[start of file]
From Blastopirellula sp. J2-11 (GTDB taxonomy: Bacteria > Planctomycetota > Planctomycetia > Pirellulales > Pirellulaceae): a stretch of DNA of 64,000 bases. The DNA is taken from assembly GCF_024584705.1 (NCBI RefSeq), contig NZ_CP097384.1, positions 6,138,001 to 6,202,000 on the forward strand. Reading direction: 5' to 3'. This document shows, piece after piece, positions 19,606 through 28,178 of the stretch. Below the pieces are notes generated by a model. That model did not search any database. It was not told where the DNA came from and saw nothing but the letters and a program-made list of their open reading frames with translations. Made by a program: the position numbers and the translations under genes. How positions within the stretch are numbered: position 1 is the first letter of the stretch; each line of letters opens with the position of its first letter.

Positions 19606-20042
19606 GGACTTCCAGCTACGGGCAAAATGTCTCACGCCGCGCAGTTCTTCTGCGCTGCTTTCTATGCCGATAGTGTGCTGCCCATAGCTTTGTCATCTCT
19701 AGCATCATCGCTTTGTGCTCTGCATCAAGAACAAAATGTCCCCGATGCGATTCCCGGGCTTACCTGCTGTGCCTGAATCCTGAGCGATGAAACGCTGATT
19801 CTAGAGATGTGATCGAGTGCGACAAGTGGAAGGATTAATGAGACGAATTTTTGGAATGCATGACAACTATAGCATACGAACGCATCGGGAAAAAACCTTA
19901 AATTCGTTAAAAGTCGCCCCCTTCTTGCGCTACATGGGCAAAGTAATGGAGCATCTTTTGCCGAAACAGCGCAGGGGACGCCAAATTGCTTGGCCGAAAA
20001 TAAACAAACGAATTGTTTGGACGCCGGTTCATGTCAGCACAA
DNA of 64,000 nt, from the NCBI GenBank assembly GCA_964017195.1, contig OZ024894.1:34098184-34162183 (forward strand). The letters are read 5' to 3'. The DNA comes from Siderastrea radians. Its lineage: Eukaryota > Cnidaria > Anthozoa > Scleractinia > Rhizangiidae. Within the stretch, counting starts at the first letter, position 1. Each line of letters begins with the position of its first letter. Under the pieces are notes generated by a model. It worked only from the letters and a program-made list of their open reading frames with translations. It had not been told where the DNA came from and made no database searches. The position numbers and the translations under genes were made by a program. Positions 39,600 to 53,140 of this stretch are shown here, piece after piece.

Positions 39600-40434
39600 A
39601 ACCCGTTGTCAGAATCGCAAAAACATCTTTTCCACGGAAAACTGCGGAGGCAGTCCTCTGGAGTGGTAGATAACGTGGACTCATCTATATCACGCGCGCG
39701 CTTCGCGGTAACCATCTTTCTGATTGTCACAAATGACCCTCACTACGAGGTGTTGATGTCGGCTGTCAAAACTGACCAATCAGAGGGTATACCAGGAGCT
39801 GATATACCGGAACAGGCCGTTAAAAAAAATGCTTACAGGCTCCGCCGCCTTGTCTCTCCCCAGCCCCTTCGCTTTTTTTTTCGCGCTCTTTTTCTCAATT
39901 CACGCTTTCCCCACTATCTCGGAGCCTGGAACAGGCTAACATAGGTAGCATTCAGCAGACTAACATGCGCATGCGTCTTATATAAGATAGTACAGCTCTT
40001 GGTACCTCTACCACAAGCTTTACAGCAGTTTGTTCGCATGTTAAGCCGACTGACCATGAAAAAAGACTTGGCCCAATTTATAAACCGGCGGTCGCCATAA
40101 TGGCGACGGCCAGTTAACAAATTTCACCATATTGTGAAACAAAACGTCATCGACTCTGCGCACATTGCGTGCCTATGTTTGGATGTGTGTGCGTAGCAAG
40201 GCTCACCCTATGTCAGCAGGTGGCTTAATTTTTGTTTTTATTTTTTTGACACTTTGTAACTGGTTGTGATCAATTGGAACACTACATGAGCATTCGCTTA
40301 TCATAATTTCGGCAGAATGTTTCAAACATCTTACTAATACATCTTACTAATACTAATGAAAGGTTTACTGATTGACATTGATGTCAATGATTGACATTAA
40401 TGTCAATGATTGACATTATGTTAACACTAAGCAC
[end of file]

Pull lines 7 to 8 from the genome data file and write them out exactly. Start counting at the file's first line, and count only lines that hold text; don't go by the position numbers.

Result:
20001 TAAACAAACGAATTGTTTGGACGCCGGTTCATGTCAGCACAA
DNA of 64,000 nt, from the NCBI GenBank assembly GCA_964017195.1, contig OZ024894.1:34098184-34162183 (forward strand). The letters are read 5' to 3'. The DNA comes from Siderastrea radians. Its lineage: Eukaryota > Cnidaria > Anthozoa > Scleractinia > Rhizangiidae. Within the stretch, counting starts at the first letter, position 1. Each line of letters begins with the position of its first letter. Under the pieces are notes generated by a model. It worked only from the letters and a program-made list of their open reading frames with translations. It had not been told where the DNA came from and made no database searches. The position numbers and the translations under genes were made by a program. Positions 39,600 to 53,140 of this stretch are shown here, piece after piece.